Abstract: Qualitative data analysis software (QDAS) has the potential to revolutionise the array of analysis techniques and the scale of qualitative research. Yet, QDAS has largely failed to facilitate methodological innovation and its status and acceptance within qualitative research remains uneven. Historically, the QDAS literature was critical of software, essentialising design problems as inherent limitations. More recent contributions have challenged this, but shifted blame to poor training and user resistance. This paper makes an alternative critique by bringing together Marx’s theory of alienation and the case for free software. It sees significant limitations in extant QDAS, but views these as a product of the proprietary model they are based on. A model that centralises the means of analysis in the hands of a few private companies, locks data behind proprietary file formats, and forces researchers to adapt their analysis to the limited tools provided. By undermining community and frustrating analysis, it alienates researchers from their data, each other, and themselves. Free software restores power to communities through enshrining the freedom to use, study, share, and modify the software for any purpose. The design philosophy of PythiaQDA, a free and open source QDAS in (very) early development, will be used to illustrate the revolutionary potential of these freedoms. PythiaQDA’s vision of the future of qualitative analysis is one where everyone can access the means of analysis, modify the software to create new methodologies, work seamlessly with existing open source quantitative software, and share their analysis and findings in new creative ways.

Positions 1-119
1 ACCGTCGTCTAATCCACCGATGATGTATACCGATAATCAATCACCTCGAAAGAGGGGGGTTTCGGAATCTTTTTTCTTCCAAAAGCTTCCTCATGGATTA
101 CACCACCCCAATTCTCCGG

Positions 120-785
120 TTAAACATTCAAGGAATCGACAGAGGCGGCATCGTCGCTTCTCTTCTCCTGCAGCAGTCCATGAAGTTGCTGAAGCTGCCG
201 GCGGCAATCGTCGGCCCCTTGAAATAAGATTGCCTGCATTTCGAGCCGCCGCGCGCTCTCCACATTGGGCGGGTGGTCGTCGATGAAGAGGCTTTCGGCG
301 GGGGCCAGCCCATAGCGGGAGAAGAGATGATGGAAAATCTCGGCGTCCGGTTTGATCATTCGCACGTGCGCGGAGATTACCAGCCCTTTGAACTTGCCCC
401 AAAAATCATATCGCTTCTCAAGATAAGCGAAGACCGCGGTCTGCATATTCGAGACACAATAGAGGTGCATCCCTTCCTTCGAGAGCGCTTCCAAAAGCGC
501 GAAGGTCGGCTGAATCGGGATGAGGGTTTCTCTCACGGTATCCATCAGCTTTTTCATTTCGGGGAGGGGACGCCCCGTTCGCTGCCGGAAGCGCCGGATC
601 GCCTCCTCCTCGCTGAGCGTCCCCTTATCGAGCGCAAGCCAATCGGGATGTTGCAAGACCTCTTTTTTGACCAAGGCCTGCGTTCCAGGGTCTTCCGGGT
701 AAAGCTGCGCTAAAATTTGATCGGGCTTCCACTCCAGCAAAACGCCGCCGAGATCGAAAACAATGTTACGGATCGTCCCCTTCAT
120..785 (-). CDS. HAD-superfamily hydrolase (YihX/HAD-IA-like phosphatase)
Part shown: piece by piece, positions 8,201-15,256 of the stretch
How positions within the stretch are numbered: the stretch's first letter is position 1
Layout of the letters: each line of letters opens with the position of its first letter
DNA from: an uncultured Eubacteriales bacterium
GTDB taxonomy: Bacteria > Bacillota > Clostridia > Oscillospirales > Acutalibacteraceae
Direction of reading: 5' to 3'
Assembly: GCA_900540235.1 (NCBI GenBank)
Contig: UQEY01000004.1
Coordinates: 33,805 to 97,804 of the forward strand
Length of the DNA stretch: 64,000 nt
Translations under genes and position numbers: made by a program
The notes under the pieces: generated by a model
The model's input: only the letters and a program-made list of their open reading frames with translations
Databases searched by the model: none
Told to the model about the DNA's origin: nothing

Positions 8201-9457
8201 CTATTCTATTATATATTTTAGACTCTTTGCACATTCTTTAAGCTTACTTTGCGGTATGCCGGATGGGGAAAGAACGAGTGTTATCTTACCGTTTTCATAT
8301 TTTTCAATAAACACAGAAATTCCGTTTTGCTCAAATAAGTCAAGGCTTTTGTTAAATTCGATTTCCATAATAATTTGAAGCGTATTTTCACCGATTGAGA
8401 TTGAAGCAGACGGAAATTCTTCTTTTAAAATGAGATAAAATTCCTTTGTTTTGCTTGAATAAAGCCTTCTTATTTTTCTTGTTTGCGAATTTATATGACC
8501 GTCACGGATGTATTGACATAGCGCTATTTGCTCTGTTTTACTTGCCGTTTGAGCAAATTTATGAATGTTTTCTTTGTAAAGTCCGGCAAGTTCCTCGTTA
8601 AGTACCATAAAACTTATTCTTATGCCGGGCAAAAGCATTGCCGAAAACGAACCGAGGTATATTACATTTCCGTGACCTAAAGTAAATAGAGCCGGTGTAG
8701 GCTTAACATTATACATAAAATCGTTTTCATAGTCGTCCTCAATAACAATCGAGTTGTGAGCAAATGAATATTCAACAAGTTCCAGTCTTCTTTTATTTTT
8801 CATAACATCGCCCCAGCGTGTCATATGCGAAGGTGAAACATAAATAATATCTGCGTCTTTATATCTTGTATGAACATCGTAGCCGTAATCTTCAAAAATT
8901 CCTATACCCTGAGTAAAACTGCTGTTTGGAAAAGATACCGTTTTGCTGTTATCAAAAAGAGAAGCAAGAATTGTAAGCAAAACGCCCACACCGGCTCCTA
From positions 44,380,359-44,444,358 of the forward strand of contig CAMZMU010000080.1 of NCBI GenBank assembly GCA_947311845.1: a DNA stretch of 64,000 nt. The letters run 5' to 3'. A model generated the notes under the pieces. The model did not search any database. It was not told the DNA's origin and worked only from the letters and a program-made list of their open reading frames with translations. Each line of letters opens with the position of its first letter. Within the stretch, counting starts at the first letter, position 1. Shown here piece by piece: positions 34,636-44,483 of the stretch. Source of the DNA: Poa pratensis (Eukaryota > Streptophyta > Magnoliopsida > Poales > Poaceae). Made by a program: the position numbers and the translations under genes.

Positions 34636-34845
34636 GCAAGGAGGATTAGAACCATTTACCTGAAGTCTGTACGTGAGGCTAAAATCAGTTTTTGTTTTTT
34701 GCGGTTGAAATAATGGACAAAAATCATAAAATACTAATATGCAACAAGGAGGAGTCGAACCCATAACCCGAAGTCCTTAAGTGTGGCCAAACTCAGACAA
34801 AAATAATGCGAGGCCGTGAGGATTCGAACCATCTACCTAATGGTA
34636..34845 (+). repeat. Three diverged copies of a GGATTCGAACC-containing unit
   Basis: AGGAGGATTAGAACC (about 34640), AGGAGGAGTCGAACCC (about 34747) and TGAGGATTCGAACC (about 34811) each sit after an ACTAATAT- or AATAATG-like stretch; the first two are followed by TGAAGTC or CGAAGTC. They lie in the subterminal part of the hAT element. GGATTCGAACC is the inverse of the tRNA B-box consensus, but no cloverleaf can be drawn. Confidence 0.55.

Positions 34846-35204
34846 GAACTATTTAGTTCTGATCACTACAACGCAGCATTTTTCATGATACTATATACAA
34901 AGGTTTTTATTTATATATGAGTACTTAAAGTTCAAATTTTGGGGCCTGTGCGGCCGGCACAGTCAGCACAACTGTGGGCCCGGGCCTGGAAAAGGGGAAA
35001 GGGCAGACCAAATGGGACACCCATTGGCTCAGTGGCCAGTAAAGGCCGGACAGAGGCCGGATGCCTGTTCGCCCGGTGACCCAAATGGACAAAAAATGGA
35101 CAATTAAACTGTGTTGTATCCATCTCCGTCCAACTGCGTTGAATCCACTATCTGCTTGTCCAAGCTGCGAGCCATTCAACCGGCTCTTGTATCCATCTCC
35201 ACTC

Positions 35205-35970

Please register for this event at: https://www.eventbrite.com/e/free-and-open-source-qdas-you-have-nothing-to-lose-but-your-license-fees-tickets-89052042055


Professor Carin Runciman, Centre for Social Change, Sociology, University of Johannesburg

Tuesday 11 February 2020, 12-1 pm

Room 133, Hetherington Building 


'Research for social change: A scholar-activist perspective'

Abstract: Globally, the working class finds itself under attack through the advance of neoliberalism. In South Africa, black working class communities have, since the end of apartheid, continued to resist the structural inequalities created by neoliberalism, apartheid and colonialism. This paper provide a reflexive account on how my research with, on and for community organisations and social movements has attempted to play a wider role in forging progressive social change. The paper reflects on two interventions I have made into public and policy debates in South Africa. The first concerns the portrayal of black working class communities engaged in community protests for basic needs, such as housing, water and electricity. It is estimated that at least two such protests have occurred a day in South Africa since 2005. This has led to state responses that have sought to characterise protesters as part of an ungrateful and undeserving poor to outright state violence. The second considers the role of research in a campaign against amendments to the Labour Relation Act (LRA) in order to protect the right to strike in South Africa. The paper will reflect upon my experience of being a scholar-activist and what this means for research practice, design and methods. Critically, this paper will reflect upon the structural power I am afforded as a white, cis-gendered, middle class female academic to speak for and on behalf of those I research with and on, the implications this has for research and movement building.   

Please register for this event at: https://www.eventbrite.com/e/research-for-social-change-a-scholar-activist-perspective-tickets-89052290799


Dr Ed Hall, Geography, University of Dundee

Tuesday 25 February 2020 12-1 pm

Room 133, Hetherington Building 

Title & Abstract: TBC, topic: Participatory Methods